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ANNOUNCER: Around Australia on the AusEtherial network, and across the world online, this is Supernatural Sexuality, with Doctor Seabrooke!
SEABROOKE: Hello everyone, welcome to the first ever episode of Supernatural Sexuality! I'm your host, Dr Olivia Seabrooke, Folklorist, Sexologist, and Couples and Family Therapist.
Join me tonight as I take calls from listeners just like you, who have questions about their relationships or sexualities. I'm here to provide a different perspective, and maybe help you find a way forwards.
If you have a problem, and you'd like some advice, you can call us around Australia for free on 1800 975 711, or internationally via our Geistline service, at SeabrookeOnAir.
I have to admit, I'm so happy to get the opportunity to get out of the office and onto the airwaves, and give everyone the chance to find happiness in their relationships, whatever those relationships might look like.
Before we start, I want to start the season right by acknowledging the traditional owners of the land we record upon today, the Boon Wurrung people of the Kulin Nation, and pay our respects to elders past, present and emerging.
And now, it's time for your calls! Time for our first caller, you're on air, go ahead.
ADAM: Hi Dr Seabrooke, my name is Adam.
SEABROOKE: Hello Adam, good to hear you, so what's the situation?
ADAM: Well, See, it's about my girlfriend.
SEABROOKE: And she is?
ADAM: A werewolf.
SEABROOKE: Oh, lovely! Go on.
ADAM: It's just that, like, we've been dating for about a year, and I'm getting a little frustrated about the fact that she seems to keep really distant from me?
SEABROOKE: Well, that's a smidge vague there Adam, What do you mean by distant? That could mean a lot of things.
ADAM: Well, I want to spend more time with her, and be around her more.
SEABROOKE: How much time per week are you spending with her right now?
ADAM: Well, some weeks, it's like three or four times a week, but some weeks, she doesn't want me around at all, like, at all...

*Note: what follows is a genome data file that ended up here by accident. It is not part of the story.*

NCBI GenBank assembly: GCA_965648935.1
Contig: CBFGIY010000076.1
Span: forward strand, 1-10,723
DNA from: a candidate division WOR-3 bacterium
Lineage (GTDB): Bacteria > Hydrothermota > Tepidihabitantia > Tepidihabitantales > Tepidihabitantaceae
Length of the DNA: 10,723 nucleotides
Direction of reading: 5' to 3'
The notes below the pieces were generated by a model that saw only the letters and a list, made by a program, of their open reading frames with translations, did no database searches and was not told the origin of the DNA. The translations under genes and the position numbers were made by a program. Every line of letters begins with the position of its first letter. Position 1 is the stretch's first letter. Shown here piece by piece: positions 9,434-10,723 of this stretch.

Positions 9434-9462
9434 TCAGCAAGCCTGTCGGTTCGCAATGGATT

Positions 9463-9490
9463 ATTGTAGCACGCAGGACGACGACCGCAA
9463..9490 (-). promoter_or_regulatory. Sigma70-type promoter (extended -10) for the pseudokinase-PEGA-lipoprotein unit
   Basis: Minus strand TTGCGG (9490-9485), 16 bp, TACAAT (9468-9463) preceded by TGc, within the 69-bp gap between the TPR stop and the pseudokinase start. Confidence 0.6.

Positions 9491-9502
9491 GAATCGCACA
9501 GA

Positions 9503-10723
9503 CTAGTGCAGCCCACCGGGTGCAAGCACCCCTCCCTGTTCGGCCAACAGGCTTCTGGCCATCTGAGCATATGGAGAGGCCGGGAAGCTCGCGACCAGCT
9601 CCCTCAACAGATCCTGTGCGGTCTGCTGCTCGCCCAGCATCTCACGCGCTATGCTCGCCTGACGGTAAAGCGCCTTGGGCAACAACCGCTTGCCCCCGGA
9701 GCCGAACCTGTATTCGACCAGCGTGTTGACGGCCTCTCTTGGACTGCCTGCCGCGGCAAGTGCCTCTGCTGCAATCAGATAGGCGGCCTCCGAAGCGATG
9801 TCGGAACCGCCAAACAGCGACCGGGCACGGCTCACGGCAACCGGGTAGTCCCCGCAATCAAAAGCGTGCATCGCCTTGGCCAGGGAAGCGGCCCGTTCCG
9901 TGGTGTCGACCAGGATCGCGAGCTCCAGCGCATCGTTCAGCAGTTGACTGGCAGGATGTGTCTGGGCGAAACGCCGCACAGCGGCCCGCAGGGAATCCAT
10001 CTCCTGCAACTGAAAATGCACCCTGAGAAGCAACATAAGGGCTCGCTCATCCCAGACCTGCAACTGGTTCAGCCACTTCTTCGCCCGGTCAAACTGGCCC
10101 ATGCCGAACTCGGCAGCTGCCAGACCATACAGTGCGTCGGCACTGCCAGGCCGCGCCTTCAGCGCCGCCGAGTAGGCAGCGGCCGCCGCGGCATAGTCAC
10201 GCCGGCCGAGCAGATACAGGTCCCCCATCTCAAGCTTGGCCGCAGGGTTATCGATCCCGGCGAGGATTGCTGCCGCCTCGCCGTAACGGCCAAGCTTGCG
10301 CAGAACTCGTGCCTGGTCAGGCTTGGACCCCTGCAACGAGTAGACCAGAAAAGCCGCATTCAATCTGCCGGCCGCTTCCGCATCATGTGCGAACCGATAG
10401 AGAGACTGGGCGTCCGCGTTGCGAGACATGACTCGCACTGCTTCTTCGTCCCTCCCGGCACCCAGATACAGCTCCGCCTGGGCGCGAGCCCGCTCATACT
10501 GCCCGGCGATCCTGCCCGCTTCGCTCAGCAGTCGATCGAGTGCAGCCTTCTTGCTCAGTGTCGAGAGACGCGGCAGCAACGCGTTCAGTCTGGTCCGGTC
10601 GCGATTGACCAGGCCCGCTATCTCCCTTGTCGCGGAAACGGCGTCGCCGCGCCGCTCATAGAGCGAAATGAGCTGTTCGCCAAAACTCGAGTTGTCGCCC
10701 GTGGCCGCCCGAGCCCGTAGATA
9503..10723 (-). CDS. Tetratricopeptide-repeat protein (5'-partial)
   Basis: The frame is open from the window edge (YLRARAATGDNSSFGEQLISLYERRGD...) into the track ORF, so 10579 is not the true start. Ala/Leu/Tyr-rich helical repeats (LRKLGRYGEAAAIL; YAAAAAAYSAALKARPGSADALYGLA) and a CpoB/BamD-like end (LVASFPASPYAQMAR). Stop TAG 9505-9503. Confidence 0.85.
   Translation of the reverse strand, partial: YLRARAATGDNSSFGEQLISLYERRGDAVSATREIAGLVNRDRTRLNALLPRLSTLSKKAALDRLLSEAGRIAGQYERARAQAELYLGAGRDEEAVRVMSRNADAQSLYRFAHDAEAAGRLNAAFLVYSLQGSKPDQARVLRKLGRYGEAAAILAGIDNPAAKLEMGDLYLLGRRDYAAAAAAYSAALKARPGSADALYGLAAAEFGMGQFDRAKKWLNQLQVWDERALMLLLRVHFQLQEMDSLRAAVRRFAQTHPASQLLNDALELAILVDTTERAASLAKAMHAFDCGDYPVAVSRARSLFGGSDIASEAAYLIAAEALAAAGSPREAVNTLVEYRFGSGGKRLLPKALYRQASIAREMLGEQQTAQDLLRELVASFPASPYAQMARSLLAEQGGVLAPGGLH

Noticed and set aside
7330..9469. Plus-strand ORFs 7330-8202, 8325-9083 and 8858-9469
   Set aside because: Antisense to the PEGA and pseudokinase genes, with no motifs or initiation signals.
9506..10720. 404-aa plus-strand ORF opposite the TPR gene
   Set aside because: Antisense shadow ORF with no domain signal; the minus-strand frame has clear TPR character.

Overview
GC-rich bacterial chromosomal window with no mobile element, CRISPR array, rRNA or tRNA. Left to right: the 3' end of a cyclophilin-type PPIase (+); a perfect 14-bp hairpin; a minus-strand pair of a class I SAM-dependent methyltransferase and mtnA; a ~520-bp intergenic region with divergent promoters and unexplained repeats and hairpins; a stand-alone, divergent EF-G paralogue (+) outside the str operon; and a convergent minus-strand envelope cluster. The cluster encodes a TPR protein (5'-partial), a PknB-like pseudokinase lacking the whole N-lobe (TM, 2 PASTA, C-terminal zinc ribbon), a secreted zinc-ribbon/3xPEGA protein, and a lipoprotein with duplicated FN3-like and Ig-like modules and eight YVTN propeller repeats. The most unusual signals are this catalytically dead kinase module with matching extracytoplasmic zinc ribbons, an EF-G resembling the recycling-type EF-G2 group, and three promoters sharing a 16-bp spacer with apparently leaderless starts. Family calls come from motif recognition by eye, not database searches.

SEABROOKE: Hmm. Adam, would those weeks just happen to be around the full moon?
ADAM: Yeah, actually. Now that you mention it, they are!
SEABROOKE: Okay, okay, so, that's not uncommon or odd there. Werewolves often keep people away during full moon so they don't hurt people, especially younger ones that don't have full control when they change, why is this a problem for you?
ADAM: Well... it's just... I feel like she's keeping this part of herself away from me, you know? I want to love all of her! I feel like if I'm not there during her worst days, I don't deserve her at her best, you know?
SEABROOKE: Adam, I really admire your desire to accept your girlfriend so completely, it's really noble, but firstly, that's not your decision to make, and I don't think it's a decision that you should force onto your girlfriend either.
ADAM: Yeah, But, I want her to trust me enough that I can take care of myself!
SEABROOKE: I don't think that's the trust you need to be encouraging in her. She's building these limits in her life for good reason, she could seriously injure or even kill you, and I'm a big fan of my callers getting to make return appearances, you know!
ADAM: [laughs] Yeah, I guess.
SEABROOKE: I think you should work towards showing your girlfriend that you're willing to trust her boundaries around this. She's not going to warm up to the idea of you spending time around her on the full moon if you keep acting like you don't trust her knowledge about herself. I mean, if she lets down the boundaries a bit, and you just rushed forth, you could still get hurt, and she's likely to get even more distant!
ADAM: I just, I want to be more involved with her.
SEABROOKE: I know! It can be really hard, right? But you just have to give her the space to make the decision. Just, work to make it easier by showing that you respect the boundaries she has. You need to show her that she's right to trust you with this part of her, once she chooses to let you in.
ADAM: Okay, thanks Dr Seabrooke
SEABROOKE: Anytime, Adam! Be careful and keep the trust!
SEABROOKE: And I think that's something to keep in mind for everyone listening - trying to force trust often looks like pushing boundaries - the best way to build trust is often to let the other person choose the rate at which they let you in.
SEABROOKE: Now, my producer Shannon tells me we have another caller on the line, you're on the air...
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SEABROOKE: Oh, geez! I'm so sorry, everyone, we appear to be having some--
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RAMONA: [apologetic] No, no, that's just me, I'm sorry!
SEABROOKE: Oh, that's much better.
RAMONA: Yeah, it's the whole ghost thing. Sometimes it messes with phone calls and stuff like that, but I think I managed to tone it down. Anyway, hi, uh, I'm Ramona. Sorry, long time listener but first time caller, kinda nervous.